The Legal Services Board (LSB) could start reviewing regulators’ case files to increase its oversight of the quality of their disciplinary decisions in the wake of the Leigh Day case, it has emerged.
Adding this to more high-level reviews already undertaken might be a “sensible next step… so that we can better understand how they are applying policies to effectively protect consumers and promote the regulatory objectives in practice”.
A paper before the LSB’s recent board meeting noted that “there have been occasions where greater oversight of enforcement by the LSB has been called for publicly, for example, in relation to the SRA’s prosecution of Leigh Day”.
In that case, where both the prosecution and appeal failed, the oversight regulator said it followed up with the Solicitors Regulation Authority (SRA) through its regulatory performance framework, “focusing in particular on lessons learned”.
It added: “We have not asked for, received or reviewed any files from the SRA on Leigh Day or other cases as we do not currently have powers or established processes for doing so.”
This contrasted with the Professional Standards Authority for Health and Social Care (PSA), said the LSB, which has looked at the approach of other regulators in the latest stage of its work on enforcement.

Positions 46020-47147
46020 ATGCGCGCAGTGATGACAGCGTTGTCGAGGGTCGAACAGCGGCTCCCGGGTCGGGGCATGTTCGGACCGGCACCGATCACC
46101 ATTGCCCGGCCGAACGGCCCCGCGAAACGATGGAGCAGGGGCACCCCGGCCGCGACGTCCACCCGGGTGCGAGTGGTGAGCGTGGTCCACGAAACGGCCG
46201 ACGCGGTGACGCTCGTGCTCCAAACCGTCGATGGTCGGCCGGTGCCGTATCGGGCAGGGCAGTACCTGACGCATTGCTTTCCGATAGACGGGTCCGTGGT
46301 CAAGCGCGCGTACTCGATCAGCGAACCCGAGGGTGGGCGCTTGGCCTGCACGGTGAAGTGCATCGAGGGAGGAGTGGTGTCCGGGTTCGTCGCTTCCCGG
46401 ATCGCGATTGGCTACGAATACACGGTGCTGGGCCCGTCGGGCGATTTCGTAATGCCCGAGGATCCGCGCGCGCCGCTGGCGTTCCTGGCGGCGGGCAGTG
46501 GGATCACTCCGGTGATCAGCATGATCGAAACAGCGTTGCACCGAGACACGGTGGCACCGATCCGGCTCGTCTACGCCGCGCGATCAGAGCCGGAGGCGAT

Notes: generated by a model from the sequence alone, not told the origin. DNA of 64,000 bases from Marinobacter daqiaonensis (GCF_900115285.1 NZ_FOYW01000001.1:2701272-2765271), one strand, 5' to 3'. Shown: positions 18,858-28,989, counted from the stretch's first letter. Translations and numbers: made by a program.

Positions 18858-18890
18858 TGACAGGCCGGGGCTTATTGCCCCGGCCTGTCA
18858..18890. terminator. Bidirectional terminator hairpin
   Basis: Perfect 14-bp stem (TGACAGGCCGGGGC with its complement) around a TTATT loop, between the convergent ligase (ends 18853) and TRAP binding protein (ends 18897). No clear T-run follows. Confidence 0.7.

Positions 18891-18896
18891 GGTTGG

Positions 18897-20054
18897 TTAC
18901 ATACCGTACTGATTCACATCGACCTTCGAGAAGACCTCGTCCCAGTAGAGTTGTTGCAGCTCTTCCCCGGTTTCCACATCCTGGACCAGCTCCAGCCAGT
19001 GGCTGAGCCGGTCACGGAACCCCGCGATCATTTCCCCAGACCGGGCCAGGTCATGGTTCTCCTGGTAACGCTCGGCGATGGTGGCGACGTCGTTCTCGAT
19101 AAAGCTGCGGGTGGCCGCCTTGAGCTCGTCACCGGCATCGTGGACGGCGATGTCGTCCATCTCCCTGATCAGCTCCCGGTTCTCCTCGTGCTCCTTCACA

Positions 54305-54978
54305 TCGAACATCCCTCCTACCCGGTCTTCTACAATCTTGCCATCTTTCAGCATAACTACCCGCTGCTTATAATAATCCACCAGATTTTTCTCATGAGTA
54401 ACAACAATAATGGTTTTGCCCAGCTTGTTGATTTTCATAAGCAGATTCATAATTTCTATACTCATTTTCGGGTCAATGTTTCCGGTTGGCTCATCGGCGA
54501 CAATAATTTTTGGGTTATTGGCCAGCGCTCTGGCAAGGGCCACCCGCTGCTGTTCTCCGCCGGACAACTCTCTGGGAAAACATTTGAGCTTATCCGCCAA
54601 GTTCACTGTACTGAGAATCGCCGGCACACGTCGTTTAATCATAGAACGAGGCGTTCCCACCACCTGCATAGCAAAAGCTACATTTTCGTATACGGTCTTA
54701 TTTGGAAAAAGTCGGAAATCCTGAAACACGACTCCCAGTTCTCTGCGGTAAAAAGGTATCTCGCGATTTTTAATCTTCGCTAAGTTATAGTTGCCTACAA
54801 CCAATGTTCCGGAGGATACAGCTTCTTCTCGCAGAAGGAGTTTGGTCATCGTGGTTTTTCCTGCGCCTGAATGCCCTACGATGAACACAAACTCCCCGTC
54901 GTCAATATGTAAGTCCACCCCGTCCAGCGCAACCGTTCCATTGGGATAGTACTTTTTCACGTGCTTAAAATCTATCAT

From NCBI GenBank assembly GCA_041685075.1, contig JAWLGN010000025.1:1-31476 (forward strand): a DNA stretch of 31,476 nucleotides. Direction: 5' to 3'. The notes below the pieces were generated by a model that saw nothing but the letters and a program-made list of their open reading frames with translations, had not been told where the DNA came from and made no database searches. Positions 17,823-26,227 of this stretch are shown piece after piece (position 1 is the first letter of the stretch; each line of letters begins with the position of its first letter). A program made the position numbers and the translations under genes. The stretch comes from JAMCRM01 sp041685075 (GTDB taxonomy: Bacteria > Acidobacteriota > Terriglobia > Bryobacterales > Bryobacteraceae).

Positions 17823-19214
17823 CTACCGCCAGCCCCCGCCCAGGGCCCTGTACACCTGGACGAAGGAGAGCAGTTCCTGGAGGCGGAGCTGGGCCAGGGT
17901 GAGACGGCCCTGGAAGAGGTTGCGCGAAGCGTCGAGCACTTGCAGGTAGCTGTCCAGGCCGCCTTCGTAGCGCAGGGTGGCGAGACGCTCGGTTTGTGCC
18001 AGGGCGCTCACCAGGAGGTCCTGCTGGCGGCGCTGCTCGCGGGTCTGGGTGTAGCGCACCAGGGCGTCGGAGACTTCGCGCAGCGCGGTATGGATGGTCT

Earlier this year, the LSB completed an end-to-end review  of the enforcement processes used by the SRA and Bar Standards Board. One of the three issues it identified from that was the need for assurance of the quality of enforcement decisions.
Though its most recent assessments of the regulators’ performance suggested few “high level” concerns, the paper said, “the LSB has never sought to assess the quality of regulators’ enforcement processes or work”.
As a result, it is now going to scope out the “desirability and feasibility” of incorporating file reviews within its oversight of regulators’ performance.
“Desirability considerations will include reflecting on how a change in approach would enable us to better meet our strategic objective to promote the public interest through ensuring independent, effective and proportionate regulation; as well as taking forward our strategic enforcement priorities to assure the timeliness and quality of regulators’ decision making processes and use of interim sanctions.
“Feasibility considerations will include operational requirements. On a practical level, the PSA’s review, appeal and file review processes involve well-resourced, dedicated teams, as well as requiring board and legal involvement for case meetings.
“This is a specialised and resource intensive undertaking, although the board should note that it is managed within an overall organisational resourcing model that is comparable in size to the LSB.”
However, the LSB will not look for appeal powers over cases, which the PSA has, because the Legal Services Act would need amending to provide them.